Acid Peat - If the pH of the soil is between 5.5 and 7.0, and the texture is sandy to sandy loam, you can easily amend the soil by mixing 4 to 6 inches of acid peat into the top 6-8in of soil. This not only increases the acid level but adds organic matter.

It's is important to monitor the soil's pH throughout the summer and fall before next year's planting to ensure the proper pH. Test and retest until the correct acid and nutrient balance has been achieved.  Be sure to add organic matter like compost or peat to increase the nutrients.  If your pH is 7.0 or greater, it may be impracticable to try to amend the soil as it will be a considerable amount of work to maintain the proper acidity for healthy plants.  

Choosing Cultivars

Try to find two- or three-year-old plants from a reliable nursery. Avoid one year-old cuttings because they have a much higher mortality rate.  It is always best to purchase plants that will work best in your garden.  Shop around a bit and find the best cultivar that suits your growing zone.  There are a few that withstand the extreme cold experienced in USDA Hardiness zone 3. The most popular cold hardy cultivars for zone 3 are Northblue, Northcountry, and Northland.  Here are some facts from Cornell University about the most common cultivars on the market:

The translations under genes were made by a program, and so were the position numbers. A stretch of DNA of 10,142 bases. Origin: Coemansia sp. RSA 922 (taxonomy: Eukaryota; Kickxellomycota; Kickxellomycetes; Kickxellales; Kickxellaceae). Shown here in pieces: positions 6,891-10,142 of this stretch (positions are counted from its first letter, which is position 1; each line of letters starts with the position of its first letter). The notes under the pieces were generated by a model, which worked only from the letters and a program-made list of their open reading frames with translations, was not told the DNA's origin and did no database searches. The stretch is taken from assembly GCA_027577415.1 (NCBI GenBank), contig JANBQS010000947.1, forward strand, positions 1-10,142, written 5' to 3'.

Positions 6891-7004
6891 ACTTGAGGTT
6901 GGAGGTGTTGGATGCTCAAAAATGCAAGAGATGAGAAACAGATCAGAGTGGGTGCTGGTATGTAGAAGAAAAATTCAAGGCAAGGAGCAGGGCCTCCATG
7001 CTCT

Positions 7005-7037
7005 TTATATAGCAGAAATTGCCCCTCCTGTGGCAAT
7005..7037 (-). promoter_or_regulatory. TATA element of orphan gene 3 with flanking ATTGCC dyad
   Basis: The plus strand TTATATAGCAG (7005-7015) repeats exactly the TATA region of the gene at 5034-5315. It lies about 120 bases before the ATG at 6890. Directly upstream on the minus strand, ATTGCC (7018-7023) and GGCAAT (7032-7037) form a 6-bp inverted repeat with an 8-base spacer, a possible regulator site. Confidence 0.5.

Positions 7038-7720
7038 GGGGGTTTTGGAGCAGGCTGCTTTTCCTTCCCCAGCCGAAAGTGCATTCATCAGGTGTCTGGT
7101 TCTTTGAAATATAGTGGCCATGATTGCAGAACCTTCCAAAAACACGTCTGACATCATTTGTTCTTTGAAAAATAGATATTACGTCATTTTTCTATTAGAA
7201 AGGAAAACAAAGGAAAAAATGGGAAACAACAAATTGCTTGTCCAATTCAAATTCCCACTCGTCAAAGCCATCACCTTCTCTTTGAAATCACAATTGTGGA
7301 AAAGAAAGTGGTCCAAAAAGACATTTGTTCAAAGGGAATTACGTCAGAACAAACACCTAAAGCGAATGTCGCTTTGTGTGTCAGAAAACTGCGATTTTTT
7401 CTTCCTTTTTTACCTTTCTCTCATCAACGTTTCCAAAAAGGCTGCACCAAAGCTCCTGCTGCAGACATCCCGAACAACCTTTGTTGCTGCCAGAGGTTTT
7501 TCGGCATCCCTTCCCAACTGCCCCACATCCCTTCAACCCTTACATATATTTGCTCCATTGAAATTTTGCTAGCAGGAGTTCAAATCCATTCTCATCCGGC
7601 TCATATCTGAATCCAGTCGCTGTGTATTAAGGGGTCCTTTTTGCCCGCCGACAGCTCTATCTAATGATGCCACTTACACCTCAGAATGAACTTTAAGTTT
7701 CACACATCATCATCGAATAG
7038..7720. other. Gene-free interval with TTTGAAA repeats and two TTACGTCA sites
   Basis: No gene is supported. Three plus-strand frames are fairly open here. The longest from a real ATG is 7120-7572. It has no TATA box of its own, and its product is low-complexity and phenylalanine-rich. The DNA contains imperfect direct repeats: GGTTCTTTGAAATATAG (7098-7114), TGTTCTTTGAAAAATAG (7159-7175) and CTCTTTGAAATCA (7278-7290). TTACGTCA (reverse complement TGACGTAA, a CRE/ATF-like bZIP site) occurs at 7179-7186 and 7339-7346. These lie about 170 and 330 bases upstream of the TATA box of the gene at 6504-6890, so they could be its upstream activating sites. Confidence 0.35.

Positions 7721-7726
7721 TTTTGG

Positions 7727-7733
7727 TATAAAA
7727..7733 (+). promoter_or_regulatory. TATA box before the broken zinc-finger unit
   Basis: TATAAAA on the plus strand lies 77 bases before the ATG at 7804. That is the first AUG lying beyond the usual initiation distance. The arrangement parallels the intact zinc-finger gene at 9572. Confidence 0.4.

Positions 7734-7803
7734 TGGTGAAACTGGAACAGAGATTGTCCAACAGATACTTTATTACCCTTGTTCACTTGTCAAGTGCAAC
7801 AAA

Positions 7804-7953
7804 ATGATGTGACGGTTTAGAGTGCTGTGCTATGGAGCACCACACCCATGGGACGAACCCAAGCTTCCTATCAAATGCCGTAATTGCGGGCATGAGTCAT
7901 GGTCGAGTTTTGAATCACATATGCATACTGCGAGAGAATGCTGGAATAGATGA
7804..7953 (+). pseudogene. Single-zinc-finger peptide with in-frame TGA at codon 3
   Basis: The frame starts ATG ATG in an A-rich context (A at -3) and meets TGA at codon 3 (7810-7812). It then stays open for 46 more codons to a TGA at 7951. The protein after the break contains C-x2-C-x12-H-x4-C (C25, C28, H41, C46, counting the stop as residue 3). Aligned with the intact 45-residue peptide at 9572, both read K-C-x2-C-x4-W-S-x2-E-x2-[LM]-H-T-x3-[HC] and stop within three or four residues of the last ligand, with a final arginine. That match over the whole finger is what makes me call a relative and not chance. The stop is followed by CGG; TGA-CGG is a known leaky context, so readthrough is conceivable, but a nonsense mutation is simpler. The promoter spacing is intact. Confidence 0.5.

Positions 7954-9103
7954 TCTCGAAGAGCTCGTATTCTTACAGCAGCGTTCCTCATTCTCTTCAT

• Earliblue—hardy in Zones 5 to 7. Berries are large with light blue skin and have a soft flesh and mild flavor. The fruit does not shatter (drop easily) from the bush, and it is resistant to cracking. Plants are vigorous, productive, upright, and well shaped.
  • Duke—hardy in Zones 5 to 7. This productive newer variety from New Jersey has large fruit with good flavor
  • Blueray—hardy in Zones 4b to 7. Berries ripen in early midseason and are crack resistant and very large with medium–light blue skin, firm flesh, and a strong flavor and aroma. The plants are upright, spreading, and consistently productive. It overproduces (produces too much fruit, weakening the plant) unless carefully pruned.